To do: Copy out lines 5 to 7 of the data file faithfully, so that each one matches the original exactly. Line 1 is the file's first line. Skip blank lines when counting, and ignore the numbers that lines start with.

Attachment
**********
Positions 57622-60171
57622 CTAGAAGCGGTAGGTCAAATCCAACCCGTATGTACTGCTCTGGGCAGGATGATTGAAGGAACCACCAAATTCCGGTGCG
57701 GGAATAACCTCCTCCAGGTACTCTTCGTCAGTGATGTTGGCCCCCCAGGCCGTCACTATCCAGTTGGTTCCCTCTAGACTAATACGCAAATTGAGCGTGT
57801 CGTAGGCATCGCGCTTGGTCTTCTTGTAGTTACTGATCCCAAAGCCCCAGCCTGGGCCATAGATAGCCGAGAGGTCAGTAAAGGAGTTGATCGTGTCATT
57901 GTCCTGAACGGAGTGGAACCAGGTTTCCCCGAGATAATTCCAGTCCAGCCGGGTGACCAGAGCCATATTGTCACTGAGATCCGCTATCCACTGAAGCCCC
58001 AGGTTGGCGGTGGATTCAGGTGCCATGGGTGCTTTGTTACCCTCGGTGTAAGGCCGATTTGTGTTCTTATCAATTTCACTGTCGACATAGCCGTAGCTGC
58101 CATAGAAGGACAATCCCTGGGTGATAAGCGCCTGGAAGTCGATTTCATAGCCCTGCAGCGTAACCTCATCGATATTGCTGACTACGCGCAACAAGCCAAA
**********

57901 GTCCTGAACGGAGTGGAACCAGGTTTCCCCGAGATAATTCCAGTCCAGCCGGGTGACCAGAGCCATATTGTCACTGAGATCCGCTATCCACTGAAGCCCC
58001 AGGTTGGCGGTGGATTCAGGTGCCATGGGTGCTTTGTTACCCTCGGTGTAAGGCCGATTTGTGTTCTTATCAATTTCACTGTCGACATAGCCGTAGCTGC
58101 CATAGAAGGACAATCCCTGGGTGATAAGCGCCTGGAAGTCGATTTCATAGCCCTGCAGCGTAACCTCATCGATATTGCTGACTACGCGCAACAAGCCAAA